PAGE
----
In São Paulo's outskirts, theatre groups flourish by turning social issues into stories

Play by Estopô Balaio company starts on the train and passes through neighbourhoods in the eastern area. Photo by Ramilla Souza, used with permission.

This article is published as part of a partnership between Global Voices and Agência Mural. The author is Priscila Pacheco.

In Heliópolis, one of São Paulo’s largest favelas, the trial of a black youth agitates the community, which argues for his innocence. In a train heading to Jardim Romano, an audio brings the history of the region to the passengers’ ears, and culminates with a final point: the rains and flooding. In the very south of the city, the body of a dead person is reanimated with Brazilian funk music.

These three stories, told in three stage plays, are representative of the theatre scene that has exploded in São Paulo in recent years.

The Heliópolis Theatre Company, Estopô Balaio, and Núcleo Pele are three different initiatives formed by people who live in the areas of the city where those companies are based, and who depict their neighbourhoods in the plays they take to the stage — or to the streets.

Miguel Rocha, 39, was 16 or 17 when he arrived to Heliópolis, a neighbourhood in the southeastern São Paulo district of Sacomã. He is originally from São Miguel do Fidalgo, in the northeastern Brazilian state of Piauí. Today a theatre director and producer, Miguel started to like the art when he was in school and saw a performance for the first time. It was the starting point.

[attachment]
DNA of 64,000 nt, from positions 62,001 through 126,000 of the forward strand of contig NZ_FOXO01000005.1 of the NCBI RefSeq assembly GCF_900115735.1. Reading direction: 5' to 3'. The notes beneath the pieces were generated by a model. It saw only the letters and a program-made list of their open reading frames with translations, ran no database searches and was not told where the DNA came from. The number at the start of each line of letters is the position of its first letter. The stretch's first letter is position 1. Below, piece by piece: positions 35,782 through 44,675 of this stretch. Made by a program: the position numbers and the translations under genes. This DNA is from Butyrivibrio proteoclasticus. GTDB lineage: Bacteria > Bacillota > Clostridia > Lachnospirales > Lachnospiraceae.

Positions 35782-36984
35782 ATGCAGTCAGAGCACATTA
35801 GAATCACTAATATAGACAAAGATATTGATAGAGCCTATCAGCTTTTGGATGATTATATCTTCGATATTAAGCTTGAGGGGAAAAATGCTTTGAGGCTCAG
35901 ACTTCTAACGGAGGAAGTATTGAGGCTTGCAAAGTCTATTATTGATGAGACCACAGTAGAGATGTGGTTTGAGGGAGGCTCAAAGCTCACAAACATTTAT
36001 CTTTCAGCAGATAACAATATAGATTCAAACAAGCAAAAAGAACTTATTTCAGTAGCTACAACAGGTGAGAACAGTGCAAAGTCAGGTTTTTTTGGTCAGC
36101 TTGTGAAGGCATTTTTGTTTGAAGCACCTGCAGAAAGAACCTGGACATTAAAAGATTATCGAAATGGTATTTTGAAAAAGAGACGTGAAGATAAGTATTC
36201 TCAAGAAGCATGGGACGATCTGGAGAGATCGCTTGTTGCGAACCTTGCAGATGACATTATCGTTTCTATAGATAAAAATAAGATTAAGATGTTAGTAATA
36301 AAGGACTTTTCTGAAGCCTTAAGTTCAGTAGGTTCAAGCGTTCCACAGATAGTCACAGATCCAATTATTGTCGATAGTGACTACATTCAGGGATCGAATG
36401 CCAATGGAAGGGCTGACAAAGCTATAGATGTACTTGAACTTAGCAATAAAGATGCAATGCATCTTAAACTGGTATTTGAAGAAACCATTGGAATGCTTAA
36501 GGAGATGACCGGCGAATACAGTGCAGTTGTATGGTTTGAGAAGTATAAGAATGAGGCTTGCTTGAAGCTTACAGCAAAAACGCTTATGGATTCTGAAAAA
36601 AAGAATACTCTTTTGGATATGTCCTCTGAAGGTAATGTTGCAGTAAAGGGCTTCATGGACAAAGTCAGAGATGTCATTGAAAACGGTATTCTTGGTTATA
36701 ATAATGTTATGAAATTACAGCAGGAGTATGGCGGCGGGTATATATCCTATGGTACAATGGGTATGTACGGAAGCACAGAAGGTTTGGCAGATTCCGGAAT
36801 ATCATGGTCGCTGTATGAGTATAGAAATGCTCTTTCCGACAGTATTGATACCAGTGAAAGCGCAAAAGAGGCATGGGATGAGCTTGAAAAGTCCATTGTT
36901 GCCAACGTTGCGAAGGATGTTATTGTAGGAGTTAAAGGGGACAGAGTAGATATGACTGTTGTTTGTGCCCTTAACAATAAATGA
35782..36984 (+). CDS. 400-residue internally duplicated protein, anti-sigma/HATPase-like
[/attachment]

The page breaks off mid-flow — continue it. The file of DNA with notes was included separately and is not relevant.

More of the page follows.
In 2000, with the support of local community centres and residents, he created the Heliópolis Theatre Company.

Scene from the play (IN)JUSTIÇA, with a depiction of the Brazilian legal system. Photo by Caroline Ferreira, used with permission.

The director said that Heliópolis is like a working space from where they reap stories that involve both the city and the whole country. “The best thing about art is to always try to evoke the small microcosmoses that are linked to the whole”.

An example is (IN)JUSTIÇA [(In)justice, in Portuguese], a play he directed that was running this season. 

In the plot, a black teenager kills a woman unintentionally when a gun fires by accident. From there, several questions arise about what justice is, if it is what is decided by the justice system or what is thought by society.

The text is by Evill Rebouças and was written in collaboration with the company. The show is guided by the question “what do verdicts not reveal?” which encourages reflection on Brazil’s justice system.